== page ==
Colombian FARC rebels recruit more than 18,000 children: Cour

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Colombian FARC rebels recruit more than 18,000 children: Cour


Colombian rebels now demobilized from the FARC recruited more than 18,000 children into their ranks over a 20-year period, a transitional justice court (JEP) said, accusing the group of subjecting the children to abuse and punishment. treatment amounting to war crimes.
The JEP’s investigation concerns Case 07, which concerns the recruitment and use of minors by the Revolutionary Armed Forces of Colombia (FARC) between 1996 and 2016.

The tribunal will see 26 former FARC members testify, as Colombia seeks to combat the lasting impact of the decades-long civil war in the country between rebel and paramilitary groups and government forces.

“The instrumentalization of boys and girls in the conflict has caused pain in Colombian society,” JEP President Eduardo Cifuentes said at a press conference Tuesday in the capital, Bogota.

“A provisional estimate, which could be even higher, of 18,667 boys and girls used in the conflict by the FARC is, without a doubt, one of the most terrible acts that could have happened during the conflict,” he said. he declared.

The tally comes from analysis of 31 databases compiled by victim groups and the state, as well as testimonies from 274 people who were forcibly recruited, said Lily Rueda, the JEP magistrate in charge of the ‘case.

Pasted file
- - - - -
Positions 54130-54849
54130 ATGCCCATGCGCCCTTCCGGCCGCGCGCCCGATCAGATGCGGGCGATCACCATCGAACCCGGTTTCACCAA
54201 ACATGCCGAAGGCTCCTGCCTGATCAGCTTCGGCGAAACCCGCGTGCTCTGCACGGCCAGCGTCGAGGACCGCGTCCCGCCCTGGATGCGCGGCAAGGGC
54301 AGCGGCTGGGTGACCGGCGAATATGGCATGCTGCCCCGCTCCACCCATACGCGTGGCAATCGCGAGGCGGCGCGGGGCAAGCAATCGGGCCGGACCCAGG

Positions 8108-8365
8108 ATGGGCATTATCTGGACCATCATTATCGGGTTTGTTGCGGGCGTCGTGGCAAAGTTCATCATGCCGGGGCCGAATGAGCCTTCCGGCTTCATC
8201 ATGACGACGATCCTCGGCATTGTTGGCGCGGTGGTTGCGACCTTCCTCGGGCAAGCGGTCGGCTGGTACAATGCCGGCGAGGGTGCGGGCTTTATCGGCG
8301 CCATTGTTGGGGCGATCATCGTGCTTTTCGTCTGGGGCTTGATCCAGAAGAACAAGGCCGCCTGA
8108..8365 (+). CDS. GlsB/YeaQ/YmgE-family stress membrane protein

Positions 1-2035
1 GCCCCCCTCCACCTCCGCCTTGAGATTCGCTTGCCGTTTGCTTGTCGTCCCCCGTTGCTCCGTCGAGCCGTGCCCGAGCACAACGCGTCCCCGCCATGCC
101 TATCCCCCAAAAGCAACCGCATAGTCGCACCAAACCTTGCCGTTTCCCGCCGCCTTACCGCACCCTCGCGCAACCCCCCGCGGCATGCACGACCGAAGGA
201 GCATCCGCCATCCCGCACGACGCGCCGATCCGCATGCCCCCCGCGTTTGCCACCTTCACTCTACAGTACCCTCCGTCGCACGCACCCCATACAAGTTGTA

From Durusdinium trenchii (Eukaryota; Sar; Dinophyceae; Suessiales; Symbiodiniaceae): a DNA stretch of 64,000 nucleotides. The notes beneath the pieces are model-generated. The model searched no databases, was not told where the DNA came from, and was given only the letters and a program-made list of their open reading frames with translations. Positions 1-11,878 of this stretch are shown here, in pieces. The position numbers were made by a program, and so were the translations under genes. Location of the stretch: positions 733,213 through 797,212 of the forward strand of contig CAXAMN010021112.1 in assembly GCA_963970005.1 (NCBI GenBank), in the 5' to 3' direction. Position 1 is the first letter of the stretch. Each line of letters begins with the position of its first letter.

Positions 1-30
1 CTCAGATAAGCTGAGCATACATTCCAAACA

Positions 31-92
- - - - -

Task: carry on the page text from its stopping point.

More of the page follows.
The court also said that at least 5,691 of the minors were under the age of 14, in violation of international humanitarian law.

As the investigation progresses, the JEP will also examine related sexual and gender-based violence, enforced disappearances, as well as killings, torture and cruel and degrading treatment.

The figures released by the JEP are much higher than those previously released by the government, which estimated that more than 7,400 minors had been recruited in Colombia between 1985 and 2020, while 16,000 died during the conflict.

The JEP was created as part of a 2016 peace agreement between the FARC and the Colombian government to investigate crimes and atrocities committed during the conflict. He has the power to impose lighter sentences than ordinary justice.

Former FARC leaders, who have since formed a political party called Comunes, previously said recruiting minors was not general policy and that many had joined rebel ranks to protect themselves or to escape poverty .



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